Center for Regenerative Agriculture and Resilient Systems

Reduced Tillage

Example of plants grown using no-till methods

As one of the six soil health principles of Regenerative Agriculture it's important to consider where and when it's possible to reduce or eliminate tillage. No-till practices protect the soil surface, so water tends to infiltrate instead of running off. It is also used to help maintain and support the soil biology, with benefits in terms of fungal relationships essential for nutrient uptake and carbon sequestration. Reduced tillage (often referred to as Conservation tillage) practices include no-till, strip-till, ridge-till, mulch-till, and vertical/shallow-till. Each has specific applications which would increase their suitability for different production systems, including crop type, soil type, weather patterns and climate, and equipment availability, among other factors. They all leave plant residue on the ground that serves as mulch and protection for the soil.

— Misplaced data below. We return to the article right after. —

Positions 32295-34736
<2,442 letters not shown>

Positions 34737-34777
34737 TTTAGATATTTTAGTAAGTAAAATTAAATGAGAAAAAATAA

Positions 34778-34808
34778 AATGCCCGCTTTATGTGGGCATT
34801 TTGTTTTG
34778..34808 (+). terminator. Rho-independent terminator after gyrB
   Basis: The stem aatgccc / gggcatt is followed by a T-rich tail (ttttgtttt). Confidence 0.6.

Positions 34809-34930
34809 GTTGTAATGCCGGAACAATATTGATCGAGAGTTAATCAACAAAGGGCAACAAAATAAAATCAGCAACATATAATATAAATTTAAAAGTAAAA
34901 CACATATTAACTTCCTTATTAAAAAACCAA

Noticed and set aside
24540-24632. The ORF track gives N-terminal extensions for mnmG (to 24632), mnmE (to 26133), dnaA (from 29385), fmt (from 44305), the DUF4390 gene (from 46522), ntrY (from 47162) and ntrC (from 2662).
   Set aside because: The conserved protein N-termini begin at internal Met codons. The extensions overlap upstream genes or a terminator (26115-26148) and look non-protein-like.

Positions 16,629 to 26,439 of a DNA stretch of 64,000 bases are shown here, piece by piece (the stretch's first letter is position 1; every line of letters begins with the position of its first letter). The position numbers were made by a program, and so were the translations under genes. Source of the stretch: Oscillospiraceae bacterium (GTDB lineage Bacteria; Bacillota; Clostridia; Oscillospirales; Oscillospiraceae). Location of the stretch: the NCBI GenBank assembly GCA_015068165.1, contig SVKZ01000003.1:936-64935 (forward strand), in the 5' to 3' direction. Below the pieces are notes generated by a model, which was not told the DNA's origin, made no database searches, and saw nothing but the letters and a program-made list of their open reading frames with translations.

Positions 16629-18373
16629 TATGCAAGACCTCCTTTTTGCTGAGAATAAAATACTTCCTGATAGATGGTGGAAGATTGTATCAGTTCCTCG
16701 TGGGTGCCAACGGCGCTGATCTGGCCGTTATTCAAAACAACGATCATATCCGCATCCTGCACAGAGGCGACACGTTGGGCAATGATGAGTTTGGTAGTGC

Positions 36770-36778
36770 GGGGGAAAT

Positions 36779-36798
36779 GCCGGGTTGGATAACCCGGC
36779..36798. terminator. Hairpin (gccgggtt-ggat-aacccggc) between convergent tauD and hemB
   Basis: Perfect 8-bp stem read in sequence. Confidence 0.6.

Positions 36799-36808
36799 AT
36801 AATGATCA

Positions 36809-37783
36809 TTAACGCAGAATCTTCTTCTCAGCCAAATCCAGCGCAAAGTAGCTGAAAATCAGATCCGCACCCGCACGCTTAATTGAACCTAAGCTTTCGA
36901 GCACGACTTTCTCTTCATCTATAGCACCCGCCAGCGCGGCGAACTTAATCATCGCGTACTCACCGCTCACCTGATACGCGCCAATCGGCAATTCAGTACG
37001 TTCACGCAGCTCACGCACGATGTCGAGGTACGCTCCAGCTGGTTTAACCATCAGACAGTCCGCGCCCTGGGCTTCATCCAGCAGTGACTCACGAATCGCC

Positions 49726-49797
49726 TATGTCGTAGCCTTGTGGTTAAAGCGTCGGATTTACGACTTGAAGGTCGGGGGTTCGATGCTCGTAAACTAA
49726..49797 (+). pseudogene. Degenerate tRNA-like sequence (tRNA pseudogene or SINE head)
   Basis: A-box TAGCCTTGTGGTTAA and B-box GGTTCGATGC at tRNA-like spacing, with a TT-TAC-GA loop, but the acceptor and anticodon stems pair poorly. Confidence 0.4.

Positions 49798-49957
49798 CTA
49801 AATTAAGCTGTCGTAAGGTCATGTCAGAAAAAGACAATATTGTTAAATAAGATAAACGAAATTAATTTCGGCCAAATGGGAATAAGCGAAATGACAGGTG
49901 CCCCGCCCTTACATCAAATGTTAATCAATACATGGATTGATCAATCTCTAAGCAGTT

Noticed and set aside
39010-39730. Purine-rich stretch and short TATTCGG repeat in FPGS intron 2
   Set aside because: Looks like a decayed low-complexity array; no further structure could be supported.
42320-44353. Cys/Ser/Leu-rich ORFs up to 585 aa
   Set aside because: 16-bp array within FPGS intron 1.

Download a printable fact sheet based on this page. (PDF)

Go to:

Useful Information


Practical Conservation Tillage for Western Region Organic Cropping Systems

Video from Organic Farming Research Foundation

Mark Schonbeck of the Organic Farming Research Foundation discusses approaches to reducing the adverse impacts of tillage on soil life and soil health. He covers recent research into newer tillage tools and minimum-till strategies for Western Region organic vegetable, fruit, and field crop production. Recorded January 23, 2019.

Websites and Podcasts